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Seahawks CB Michael Jackson "Picking Up Where He Left Off" After Breakout Season

Michael Jackson has been a standout in training camp as he fights to keep a starting job. 


Michael Jackson has been a standout in training camp as he fights to keep a starting job.

To understand what makes Michael Jackson the player he is, you have to hear him talk about his favorite play from the 2022 season.

Last season saw Jackson take over a starting role for the first time in his NFL career, starting all 17 games at left cornerback. And in those 17 games, his favorite play wasn't his first career interception, or one of his three tackles for loss, or one of his 12 passes defensed, or the blocked field goal he returned for a touchdown in Week 2. No, Jackson's favorite play was one that most people watching probably considered to be a meaningless moment in garbage time.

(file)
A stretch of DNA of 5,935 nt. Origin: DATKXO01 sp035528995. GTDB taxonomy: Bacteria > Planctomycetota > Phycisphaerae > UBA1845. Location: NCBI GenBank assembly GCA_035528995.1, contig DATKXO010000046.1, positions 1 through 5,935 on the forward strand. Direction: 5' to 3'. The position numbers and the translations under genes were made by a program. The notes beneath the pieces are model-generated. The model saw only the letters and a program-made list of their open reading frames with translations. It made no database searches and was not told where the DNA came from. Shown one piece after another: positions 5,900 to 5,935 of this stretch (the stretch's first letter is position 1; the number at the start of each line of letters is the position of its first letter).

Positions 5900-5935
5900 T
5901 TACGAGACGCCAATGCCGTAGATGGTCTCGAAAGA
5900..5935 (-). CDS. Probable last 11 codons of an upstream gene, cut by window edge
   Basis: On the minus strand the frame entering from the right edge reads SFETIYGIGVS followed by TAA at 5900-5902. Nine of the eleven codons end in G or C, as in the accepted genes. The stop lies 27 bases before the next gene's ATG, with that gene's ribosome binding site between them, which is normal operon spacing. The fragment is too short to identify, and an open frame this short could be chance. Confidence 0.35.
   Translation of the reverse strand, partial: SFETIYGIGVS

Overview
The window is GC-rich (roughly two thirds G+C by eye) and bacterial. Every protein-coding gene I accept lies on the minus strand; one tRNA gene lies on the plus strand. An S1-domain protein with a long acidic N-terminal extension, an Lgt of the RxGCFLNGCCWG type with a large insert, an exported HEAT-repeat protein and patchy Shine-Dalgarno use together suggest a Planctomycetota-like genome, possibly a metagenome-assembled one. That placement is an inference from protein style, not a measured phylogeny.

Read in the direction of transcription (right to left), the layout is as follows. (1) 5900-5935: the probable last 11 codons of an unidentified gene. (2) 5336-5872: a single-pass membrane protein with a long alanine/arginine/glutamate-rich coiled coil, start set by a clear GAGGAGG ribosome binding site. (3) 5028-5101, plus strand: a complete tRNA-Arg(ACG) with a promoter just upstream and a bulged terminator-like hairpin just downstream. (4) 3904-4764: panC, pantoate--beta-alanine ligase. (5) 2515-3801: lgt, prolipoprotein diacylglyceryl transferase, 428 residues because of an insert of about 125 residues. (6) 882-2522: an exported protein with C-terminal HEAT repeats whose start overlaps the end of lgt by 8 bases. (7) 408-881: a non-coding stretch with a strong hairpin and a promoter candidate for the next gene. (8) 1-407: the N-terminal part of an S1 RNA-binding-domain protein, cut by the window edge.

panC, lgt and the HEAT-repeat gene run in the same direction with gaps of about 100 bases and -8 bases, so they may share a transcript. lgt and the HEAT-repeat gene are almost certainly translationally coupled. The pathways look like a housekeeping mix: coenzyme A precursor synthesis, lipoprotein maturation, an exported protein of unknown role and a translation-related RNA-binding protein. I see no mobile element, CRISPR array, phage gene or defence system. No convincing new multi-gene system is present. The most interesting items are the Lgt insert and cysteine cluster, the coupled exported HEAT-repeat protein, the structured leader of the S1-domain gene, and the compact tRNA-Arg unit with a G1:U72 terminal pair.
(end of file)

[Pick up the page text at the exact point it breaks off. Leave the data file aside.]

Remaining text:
With the 49ers leading the Seahawks in the final seconds of a Week 15 game at Lumen Field, running back Jordan Mason broke a long run that, from the moment Mason broke through the line of scrimmage, it looked like a touchdown that would add to San Francisco's winning margin. But even if the game was essentially over, Jackson wasn't about to let Mason just walk into the end zone, so he started sprinting, and was eventually able to knock Mason out of bounds at the 2-yard line.

"That was by far more important than the interception, than any play I had," Jackson said. "I take pride in that. I've always been that dude, if you break, I'm going to catch you."

That tenacity, that willingness to give every last bit of effort he had on what was his 66th snap of a game that was all but over, help illustrates why Jackson, after years of bouncing around on practice squads and on and off of rosters, was able to start every game last season for a playoff team, and why, despite the Seahawks drafting a cornerback with the fifth pick in the 2023 draft, Jackson has a good chance at keeping his starting job when the regular season begins next month.